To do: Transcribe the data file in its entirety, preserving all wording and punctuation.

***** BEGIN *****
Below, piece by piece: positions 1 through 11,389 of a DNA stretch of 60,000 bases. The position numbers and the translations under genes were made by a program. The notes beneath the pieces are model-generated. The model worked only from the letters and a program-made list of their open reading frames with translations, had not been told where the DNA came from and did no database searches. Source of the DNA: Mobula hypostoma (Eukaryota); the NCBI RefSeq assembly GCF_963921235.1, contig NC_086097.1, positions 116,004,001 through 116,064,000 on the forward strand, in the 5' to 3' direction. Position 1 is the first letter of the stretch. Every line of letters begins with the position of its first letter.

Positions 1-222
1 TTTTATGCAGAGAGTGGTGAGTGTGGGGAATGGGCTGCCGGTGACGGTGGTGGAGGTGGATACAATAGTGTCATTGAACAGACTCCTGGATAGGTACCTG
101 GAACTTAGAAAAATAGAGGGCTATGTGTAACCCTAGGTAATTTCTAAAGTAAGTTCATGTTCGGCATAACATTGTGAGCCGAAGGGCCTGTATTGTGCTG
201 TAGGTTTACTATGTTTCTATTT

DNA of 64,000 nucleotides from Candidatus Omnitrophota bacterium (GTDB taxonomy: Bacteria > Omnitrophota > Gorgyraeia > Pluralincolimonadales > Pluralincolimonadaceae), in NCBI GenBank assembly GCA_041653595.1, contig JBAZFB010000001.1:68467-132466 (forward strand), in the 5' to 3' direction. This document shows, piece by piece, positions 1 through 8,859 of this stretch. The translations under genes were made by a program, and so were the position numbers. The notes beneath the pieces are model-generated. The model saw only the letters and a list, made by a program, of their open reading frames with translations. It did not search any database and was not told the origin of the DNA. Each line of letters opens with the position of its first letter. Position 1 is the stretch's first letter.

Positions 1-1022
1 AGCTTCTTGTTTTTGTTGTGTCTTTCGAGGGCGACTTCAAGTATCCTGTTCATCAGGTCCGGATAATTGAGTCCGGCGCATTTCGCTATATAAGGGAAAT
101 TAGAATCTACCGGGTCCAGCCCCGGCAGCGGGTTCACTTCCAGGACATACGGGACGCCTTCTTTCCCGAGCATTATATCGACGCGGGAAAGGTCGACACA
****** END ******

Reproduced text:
Below, piece by piece: positions 1 through 11,389 of a DNA stretch of 60,000 bases. The position numbers and the translations under genes were made by a program. The notes beneath the pieces are model-generated. The model worked only from the letters and a program-made list of their open reading frames with translations, had not been told where the DNA came from and did no database searches. Source of the DNA: Mobula hypostoma (Eukaryota); the NCBI RefSeq assembly GCF_963921235.1, contig NC_086097.1, positions 116,004,001 through 116,064,000 on the forward strand, in the 5' to 3' direction. Position 1 is the first letter of the stretch. Every line of letters begins with the position of its first letter.

Positions 1-222
1 TTTTATGCAGAGAGTGGTGAGTGTGGGGAATGGGCTGCCGGTGACGGTGGTGGAGGTGGATACAATAGTGTCATTGAACAGACTCCTGGATAGGTACCTG
101 GAACTTAGAAAAATAGAGGGCTATGTGTAACCCTAGGTAATTTCTAAAGTAAGTTCATGTTCGGCATAACATTGTGAGCCGAAGGGCCTGTATTGTGCTG
201 TAGGTTTACTATGTTTCTATTT

DNA of 64,000 nucleotides from Candidatus Omnitrophota bacterium (GTDB taxonomy: Bacteria > Omnitrophota > Gorgyraeia > Pluralincolimonadales > Pluralincolimonadaceae), in NCBI GenBank assembly GCA_041653595.1, contig JBAZFB010000001.1:68467-132466 (forward strand), in the 5' to 3' direction. This document shows, piece by piece, positions 1 through 8,859 of this stretch. The translations under genes were made by a program, and so were the position numbers. The notes beneath the pieces are model-generated. The model saw only the letters and a list, made by a program, of their open reading frames with translations. It did not search any database and was not told the origin of the DNA. Each line of letters opens with the position of its first letter. Position 1 is the stretch's first letter.

Positions 1-1022
1 AGCTTCTTGTTTTTGTTGTGTCTTTCGAGGGCGACTTCAAGTATCCTGTTCATCAGGTCCGGATAATTGAGTCCGGCGCATTTCGCTATATAAGGGAAAT
101 TAGAATCTACCGGGTCCAGCCCCGGCAGCGGGTTCACTTCCAGGACATACGGGACGCCTTCTTTCCCGAGCATTATATCGACGCGGGAAAGGTCGACACA